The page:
Friday 15 February ~
Former players working as pundits tend to take a similar line on certain subjects: referees make mistakes because they've never played the game; players today feign injury too easily, especially the foreign lads; and Bryan Robson just needs more time. Kevin McCabe of Sheffield Utd was the fourth League club chairman to give Bryan a chance to get his ideas across but, like two of his three predecessors - the exception being Steve Gibson of Middlesbrough - he was just too impatient.
So after weeks of fan demonstrations, including one that prevented him from reaching his car at Bramall Lane last week, Bryan Robson is gone, having apparently turned down an alternative role. Managers in general are sacked far too quickly these days but there are some who should never been appointed. Ever since the successful early days at Boro, when he was given a lot of money to spend relative to most of his rival managers, Robson's stints in management follow the same weary pattern. There's a poor start, then a brief flurry followed by a longer decline, accompanied by increasingly awkward post-match interviews, with Bryan enveloped in a cloud of surliness as he mutters that the players aren't listening or, as was the case at Sheffield Utd, that they're not as good as he thought they were.
As Robson never seems to take any responsibility for his own actions, it’s hard to avoid the impression that he feels he has something akin to a divine right to be a manager. It's a fundamental flaw in English football that famous players are given repeated chances in management not afforded to lesser names. Indeed, the Mirror claims that United, currently 16th in the Championship, were “keen to retain Robson because he is such a respected name around the world” - which basically means that the Far Eastern buisinessmen whom the club are courting would have loved to meet up with Bryan to talk about the good old days.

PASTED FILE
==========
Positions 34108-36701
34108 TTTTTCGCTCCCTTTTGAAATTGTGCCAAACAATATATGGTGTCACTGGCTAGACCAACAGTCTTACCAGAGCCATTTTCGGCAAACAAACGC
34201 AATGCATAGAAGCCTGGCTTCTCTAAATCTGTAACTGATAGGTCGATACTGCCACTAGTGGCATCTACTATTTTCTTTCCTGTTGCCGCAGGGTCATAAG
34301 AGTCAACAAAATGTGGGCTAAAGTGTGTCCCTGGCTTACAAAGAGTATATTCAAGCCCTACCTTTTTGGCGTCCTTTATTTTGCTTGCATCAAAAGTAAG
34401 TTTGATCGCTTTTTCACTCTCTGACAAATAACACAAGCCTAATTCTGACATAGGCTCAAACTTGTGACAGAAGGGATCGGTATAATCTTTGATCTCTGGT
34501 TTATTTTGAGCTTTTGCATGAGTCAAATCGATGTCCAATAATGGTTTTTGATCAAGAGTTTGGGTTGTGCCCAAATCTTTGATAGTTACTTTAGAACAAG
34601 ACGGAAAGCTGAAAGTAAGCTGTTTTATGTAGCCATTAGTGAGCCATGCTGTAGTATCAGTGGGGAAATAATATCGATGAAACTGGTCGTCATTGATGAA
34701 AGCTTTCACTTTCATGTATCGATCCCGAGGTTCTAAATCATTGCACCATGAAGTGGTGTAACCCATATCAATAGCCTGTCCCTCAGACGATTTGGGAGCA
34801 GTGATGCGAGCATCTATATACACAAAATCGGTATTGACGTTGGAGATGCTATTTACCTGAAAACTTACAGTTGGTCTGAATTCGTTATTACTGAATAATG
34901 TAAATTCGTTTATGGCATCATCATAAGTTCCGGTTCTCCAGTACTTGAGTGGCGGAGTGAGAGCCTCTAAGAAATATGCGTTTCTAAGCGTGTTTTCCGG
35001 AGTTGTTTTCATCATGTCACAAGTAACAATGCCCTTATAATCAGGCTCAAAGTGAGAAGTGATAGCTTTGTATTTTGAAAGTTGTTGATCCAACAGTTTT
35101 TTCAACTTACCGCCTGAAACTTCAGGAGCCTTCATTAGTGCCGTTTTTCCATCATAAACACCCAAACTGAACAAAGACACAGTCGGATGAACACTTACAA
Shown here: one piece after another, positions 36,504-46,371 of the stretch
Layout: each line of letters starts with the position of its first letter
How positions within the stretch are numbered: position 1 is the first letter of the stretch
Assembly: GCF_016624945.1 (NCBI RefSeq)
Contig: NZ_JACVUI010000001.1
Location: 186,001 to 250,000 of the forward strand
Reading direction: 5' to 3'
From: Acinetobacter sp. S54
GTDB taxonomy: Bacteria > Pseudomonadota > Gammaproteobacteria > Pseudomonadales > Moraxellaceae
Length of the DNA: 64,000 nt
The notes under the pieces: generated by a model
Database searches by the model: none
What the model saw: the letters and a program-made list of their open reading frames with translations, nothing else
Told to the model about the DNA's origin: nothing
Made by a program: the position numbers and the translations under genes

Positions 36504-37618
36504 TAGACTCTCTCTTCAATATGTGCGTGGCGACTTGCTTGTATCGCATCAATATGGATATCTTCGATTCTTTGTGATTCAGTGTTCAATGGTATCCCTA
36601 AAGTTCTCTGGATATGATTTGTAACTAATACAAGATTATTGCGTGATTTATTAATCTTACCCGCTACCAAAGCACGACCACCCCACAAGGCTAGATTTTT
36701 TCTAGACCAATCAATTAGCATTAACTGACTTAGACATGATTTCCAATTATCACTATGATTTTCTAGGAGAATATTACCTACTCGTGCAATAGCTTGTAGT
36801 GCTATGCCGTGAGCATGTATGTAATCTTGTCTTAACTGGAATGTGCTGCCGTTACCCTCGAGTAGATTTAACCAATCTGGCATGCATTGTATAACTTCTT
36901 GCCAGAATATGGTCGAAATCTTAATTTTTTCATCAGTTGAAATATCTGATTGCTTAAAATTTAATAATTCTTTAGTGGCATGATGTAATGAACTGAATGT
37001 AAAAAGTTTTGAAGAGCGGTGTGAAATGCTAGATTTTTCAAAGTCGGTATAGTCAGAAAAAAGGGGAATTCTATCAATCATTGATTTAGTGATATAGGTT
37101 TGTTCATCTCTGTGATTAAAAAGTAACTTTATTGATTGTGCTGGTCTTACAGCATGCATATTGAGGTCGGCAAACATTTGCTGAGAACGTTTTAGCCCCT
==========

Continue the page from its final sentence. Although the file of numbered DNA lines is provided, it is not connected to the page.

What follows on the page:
The requirement that League managers now have to hold coaching badges may rein in starstruck club owners keen to appoint someone because they admired him as a player. But coaching badges in themselves are not a guarantee of competence - Bryan Robson has them, after all. Any supporter of a club currently without a manager, and with a chairman who would have been of impressionable age when Robson was a player, will be nervous for a while. And on Sky’s Soccer Saturday programme the assembled pundits will shake their sadly and wonder when Robbo will ever find an employer prepared to let him finish the job he started.